UBUD, Bali (BPN) – The Indigenous Celebration held at the Arma Museum in Ubud, Bali on May 11-13 presented 34 tribes included Gayo Aceh, Antoni from West Timor, Dayak Punan, an Australian Aboriginal group, Dayak Kenyah, Marind from Papua and a New Zealand Maori group. In all, 200 Indigenous people gathered in Bali for this inaugural event – from rivers, jungles, small villages and larger urban settlements. The event has been built creatively on the sense of connection between the Indigenous people from Indonesia, the Pacific and India, including Odisha and Nagaland.
The Celebration provided a unique opportunity for participants to reinforce their indigenous identity, including ideas, knowledge and wisdom and staged performances that resonated with ancient rhythms, songlines and sacred dances.
The event was initiated by David Metcalf and Emmanuela Shinta. David is a photographer and author focusing on indigenous documentation in Indonesia, and Shinta is the founder of Yayasan Ranu Welum, Central Kalimantan.
“The collaboration between Indonesia and other indigenous people created a platform for dialogue and exchange and allowed for ideas to flow, similarities to be found and bonds to be formed. By adding storytelling and poetry reading to dramatic evening dance performances, we further encouraged genuine sharing of the elders’ wisdom. It was essential to Shinta and I as co-founders to create awareness of traditional wisdom, show it in a new light,” David said.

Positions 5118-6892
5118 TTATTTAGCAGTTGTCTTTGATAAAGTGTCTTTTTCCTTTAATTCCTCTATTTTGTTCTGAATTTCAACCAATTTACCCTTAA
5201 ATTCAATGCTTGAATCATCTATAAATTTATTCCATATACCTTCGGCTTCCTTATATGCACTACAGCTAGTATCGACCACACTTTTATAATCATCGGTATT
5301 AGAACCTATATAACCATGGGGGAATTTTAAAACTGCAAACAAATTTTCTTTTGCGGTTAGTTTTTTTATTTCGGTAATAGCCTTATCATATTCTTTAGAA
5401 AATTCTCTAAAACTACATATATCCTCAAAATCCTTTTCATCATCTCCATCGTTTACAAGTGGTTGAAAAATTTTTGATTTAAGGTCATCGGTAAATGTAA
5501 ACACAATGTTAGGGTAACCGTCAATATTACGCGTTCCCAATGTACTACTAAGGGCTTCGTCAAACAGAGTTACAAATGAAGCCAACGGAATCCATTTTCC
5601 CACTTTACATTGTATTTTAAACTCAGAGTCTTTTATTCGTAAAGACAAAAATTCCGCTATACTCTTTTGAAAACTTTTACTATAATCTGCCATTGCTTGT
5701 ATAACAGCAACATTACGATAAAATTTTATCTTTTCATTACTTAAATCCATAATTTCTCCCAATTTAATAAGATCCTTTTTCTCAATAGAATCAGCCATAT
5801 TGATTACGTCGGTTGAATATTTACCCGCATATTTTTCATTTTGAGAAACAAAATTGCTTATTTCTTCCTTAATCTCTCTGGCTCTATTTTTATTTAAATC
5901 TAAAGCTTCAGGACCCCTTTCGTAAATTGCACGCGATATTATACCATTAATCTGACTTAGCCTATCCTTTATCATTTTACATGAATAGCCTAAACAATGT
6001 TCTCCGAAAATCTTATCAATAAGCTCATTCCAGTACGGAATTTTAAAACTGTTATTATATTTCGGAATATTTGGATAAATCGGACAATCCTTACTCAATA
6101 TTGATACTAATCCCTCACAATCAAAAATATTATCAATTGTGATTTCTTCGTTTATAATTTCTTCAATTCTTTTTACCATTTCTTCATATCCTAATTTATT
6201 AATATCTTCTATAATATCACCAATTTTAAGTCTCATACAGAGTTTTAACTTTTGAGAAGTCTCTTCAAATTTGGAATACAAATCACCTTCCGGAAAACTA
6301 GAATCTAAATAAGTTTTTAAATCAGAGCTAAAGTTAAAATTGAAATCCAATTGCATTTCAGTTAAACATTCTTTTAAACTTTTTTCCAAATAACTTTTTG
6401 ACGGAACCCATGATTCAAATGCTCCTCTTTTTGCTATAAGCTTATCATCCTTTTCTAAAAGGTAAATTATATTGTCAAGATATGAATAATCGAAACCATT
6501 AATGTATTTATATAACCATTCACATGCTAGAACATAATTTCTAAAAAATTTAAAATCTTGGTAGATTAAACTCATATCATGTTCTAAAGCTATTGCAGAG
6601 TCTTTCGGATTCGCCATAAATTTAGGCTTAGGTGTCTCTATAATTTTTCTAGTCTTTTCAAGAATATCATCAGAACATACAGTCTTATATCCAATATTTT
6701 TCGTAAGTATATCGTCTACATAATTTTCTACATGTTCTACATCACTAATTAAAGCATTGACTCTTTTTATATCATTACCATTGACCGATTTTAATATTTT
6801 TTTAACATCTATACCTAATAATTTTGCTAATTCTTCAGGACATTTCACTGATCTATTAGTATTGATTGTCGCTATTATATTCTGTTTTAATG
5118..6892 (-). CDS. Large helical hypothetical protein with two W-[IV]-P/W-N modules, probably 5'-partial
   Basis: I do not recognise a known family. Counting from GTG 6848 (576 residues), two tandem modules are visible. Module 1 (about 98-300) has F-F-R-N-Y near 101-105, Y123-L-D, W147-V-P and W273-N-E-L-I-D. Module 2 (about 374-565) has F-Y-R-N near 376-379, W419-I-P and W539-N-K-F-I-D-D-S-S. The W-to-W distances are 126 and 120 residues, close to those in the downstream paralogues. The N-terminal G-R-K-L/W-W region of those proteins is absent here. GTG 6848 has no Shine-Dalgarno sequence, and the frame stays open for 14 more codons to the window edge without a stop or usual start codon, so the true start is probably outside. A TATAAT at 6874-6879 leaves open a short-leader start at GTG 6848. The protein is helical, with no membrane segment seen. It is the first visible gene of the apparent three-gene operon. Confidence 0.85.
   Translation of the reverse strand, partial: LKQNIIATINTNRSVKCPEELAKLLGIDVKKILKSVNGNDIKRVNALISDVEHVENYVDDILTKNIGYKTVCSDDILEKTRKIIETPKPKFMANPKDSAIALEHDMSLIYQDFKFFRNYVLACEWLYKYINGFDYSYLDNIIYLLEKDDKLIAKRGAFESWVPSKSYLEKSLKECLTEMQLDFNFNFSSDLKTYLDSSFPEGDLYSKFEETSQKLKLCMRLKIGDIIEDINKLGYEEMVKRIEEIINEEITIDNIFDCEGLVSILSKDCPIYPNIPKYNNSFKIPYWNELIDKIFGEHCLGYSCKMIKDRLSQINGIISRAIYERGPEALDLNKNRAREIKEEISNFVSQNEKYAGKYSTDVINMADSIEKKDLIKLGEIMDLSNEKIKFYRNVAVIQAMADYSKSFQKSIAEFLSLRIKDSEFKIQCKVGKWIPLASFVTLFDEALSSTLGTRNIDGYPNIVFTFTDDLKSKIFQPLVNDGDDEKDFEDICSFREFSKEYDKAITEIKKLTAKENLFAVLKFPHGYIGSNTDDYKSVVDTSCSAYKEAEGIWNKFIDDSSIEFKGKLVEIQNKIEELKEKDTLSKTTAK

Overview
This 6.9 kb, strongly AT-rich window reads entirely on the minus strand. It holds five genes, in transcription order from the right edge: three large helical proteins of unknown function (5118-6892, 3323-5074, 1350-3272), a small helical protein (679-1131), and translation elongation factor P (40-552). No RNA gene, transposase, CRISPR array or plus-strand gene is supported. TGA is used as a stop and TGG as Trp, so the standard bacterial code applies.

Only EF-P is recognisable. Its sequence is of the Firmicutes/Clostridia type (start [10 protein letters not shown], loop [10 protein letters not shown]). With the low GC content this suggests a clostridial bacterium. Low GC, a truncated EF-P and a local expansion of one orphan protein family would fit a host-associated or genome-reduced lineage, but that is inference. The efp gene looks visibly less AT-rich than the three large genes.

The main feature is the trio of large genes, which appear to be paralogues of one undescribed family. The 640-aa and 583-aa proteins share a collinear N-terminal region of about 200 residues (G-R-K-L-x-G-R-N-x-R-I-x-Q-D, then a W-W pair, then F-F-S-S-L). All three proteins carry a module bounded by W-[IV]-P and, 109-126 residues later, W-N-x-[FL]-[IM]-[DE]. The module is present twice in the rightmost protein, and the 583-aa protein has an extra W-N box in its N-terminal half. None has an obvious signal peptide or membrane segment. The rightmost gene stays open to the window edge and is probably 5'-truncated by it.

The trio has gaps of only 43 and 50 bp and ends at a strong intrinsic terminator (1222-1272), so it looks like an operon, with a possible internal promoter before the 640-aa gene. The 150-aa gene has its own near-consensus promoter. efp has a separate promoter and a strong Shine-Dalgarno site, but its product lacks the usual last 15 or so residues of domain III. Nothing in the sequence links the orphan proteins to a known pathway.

A moving opening ceremony was led by the elders of the Dayak Maanyan community. It included a prayer ritual which sought permission from their ancestors for the celebration and sought their help in guarding Arma’s sacred ground during the event. It involved ancient chants accompanied by the sprinkling of rice and holy water.
The 3-day Indigenous Celebration continued this tradition of honouring the visible and invisible world. Other themes pervading the festival also included artistic excellence, collaboration, unity strong inter-cultural relationships, friendship and respect for nature.
On the closing night, a live demonstration of hand-tapping, a traditional tattooing technique by the masters of two different tribes – the Mentawai and the Dayak Iban, enthralled the audience. There were also 29 daytime workshops, which for example included weaving demonstrations by West Timorese, tattooing by the Mentawai and Dayak, and Iban demonstrations and sound healing by the New Zealand Maori.
All these activities attracted an audience of 2,500 over the three days. “This celebration event was a showcase for our Indigenous identity, strength, and diversity,” Emmanuela Shinta said.
The Indigenous Celebration is to be an annual event and have pledged to plant one tree in Kalimantan for each ticket sold in 2018.
Next year the committee are hoping more embassies and corporate sponsors who have a genuine commitment to supporting indigenous cultures will come on board. The committee is seeking partners to work in a spirit of cross-cultural collaboration accordingly to its vision to expand the Celebration’s role of recalling and reinforcing solidarity with nature, tribal traditions, and cultural preservation and honour of the diversity of the archipelago that reinforces the identity of Indonesia and the world.